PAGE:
Bio-art & Design Awards | MU, Saturday January 23 | Isaac Monté, Dr. Renée van Amerongen and Dr. Monique Verstegen about ‘The Art of Deception’.
‘The Art of Deception’ focuses on the human striving for perfection by deception in society to show how art can influence our thoughts about the appliance of biological intervention. Isaac Monté created a series of pig hearts reflecting these desires. By customizing these hearts he portraits the very personal desires people have to strive for perfection and the radical the feeling can be, lighting out a very unusual motive for biological intervention.
Current healt care technologies allow us to transplant organs into other bodies. That means people have to agree with being a donor body. Even with these wonderful possibilities to save another human’s life there is a lack of human donor organs. So what if we would use pig hearts instead? It appears that pig hearts anatomically function the most like human hearts do. Also they are the less likely to be rejected by a human body. Therefore Isaac Monté’s choice to use a pig heart for his project seemed the most significant.
Another very important reason for using the heart as an experimental subject is its poetic meaning. The heart is the organ that is most associated with emotions; passion, longing, desire e.o. But also the most recognizable shaped organ of our body, that’s completely hidden on the inside. These choices are very important to create a debatable work. It creates an actual trigger of desire to fathom the project and the concept it represents.
For ‘The Art of Deception’ Isaac Monté collaborated with a.o. Toby Kiers (Free Univercity Amsterdam), Dr. Renée van Amerongen (Swammerdam Institute for Life Sciences) and Dr. Monique Verstegen (Erasmus Medical Center Rotterdam). In order to apply a process that’s called the decellurization of the pig heart, a process in which a consentration of SDS (sodium dodecyl sulfate), a common ingredient of hygiene products, gets pumped through the blood vessels. This proces cleans out all the cellular content in order to create a ghost heart, which can be re-engineer with the stem cells of the recipient. The so-called “ghost heart” is a clean scaffold of white protein which forms the base (like a white canvas) for manipulation and customization.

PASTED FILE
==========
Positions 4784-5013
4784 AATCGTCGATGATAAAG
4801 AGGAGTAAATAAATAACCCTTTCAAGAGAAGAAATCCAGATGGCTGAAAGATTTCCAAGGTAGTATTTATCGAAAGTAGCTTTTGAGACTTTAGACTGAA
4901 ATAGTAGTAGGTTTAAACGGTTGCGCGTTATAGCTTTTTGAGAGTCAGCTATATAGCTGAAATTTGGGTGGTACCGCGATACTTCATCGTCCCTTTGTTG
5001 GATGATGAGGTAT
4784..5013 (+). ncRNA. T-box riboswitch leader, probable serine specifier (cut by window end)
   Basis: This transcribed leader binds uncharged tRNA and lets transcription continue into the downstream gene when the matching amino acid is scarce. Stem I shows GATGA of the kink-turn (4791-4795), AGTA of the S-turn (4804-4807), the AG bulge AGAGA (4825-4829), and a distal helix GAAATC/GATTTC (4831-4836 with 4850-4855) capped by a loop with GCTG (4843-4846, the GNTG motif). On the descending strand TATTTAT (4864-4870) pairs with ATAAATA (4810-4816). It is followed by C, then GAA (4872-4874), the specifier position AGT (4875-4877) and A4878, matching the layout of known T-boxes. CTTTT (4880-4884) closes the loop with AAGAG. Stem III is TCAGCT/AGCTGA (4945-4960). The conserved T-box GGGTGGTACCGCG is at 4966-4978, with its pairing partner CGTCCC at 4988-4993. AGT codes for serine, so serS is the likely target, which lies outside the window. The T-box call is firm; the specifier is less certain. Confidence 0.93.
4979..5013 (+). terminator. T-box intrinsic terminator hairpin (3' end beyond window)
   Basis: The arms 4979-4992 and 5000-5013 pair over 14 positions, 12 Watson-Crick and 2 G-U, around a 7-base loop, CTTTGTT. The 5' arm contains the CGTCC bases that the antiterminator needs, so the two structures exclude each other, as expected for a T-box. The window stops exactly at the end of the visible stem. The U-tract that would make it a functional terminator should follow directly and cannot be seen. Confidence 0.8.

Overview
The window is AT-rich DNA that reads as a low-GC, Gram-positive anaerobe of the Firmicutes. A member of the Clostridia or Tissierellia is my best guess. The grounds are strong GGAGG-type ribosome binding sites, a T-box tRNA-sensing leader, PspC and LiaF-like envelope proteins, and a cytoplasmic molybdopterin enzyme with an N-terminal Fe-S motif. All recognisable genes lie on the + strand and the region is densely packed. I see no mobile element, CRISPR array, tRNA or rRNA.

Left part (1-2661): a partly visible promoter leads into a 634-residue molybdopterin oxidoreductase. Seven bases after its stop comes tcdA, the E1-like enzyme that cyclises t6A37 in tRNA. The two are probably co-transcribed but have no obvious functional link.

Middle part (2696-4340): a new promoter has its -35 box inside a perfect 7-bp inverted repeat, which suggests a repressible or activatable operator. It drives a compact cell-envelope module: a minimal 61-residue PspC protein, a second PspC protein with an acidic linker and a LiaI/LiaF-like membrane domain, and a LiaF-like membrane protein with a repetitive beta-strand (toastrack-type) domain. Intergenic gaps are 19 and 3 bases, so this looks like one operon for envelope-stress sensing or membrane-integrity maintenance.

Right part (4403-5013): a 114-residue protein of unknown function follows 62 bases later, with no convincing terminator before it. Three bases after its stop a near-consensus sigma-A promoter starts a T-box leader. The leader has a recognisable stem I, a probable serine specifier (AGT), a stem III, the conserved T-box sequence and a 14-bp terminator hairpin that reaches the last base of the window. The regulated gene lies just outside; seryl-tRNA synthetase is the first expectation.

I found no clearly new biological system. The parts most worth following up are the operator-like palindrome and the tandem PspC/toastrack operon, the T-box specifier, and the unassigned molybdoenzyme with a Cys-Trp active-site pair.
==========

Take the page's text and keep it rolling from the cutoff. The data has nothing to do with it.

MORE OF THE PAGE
The white canvas becomes taken literally in ‘No. 9 Heart of Thorns’, a tattooed heart, answering men’s desire to decorate their own bodies. This heart shows a way of carrying the names of our beloved ones even closer to our hearts. Or ‘No. 19 Heart of Stone’, a heart cast in concrete creating literally a heart of stone. With blood vessels cast in silver and yellow gold, the heart is visually crowned, representing wealth and status, showing the influence of such concepts becoming pronounced by an organ of the inner body.
During experiments for the ‘No. 8 Fire Heart’ Isaac Monté worked with fluorescent genetically modified micro-organisms, which he inserted into the bloodvessels, making them glow. But although this technology already exists, these ‘genetic mutations’ are not allowed to be brought outside of the lab. A problem for the project, according to Dr. Van Amerongen, but she credited Isaac for his practical methodologies he brought to the work floor. Eventually Isaac decided to experiment with a mixture of resin and fluorescent dyes, making it possible to create a heart with bloodvessels that can change from transparent into red.
But besides our motives for self expression and desire, Isaac Monté wants to ask his audience, whether we want a pig heart transplant or not? What if you are a vegetarian, or Muslim, for instance? Is it ethical to use animals for our own welfare and luxury? And under what circumstances will these organs be obtained?
‘No. 8 – Fire Heart’, image via: http://ateliermonte.com
‘No. 19 – Heart of Stone’, image via: http://ateliermonte.com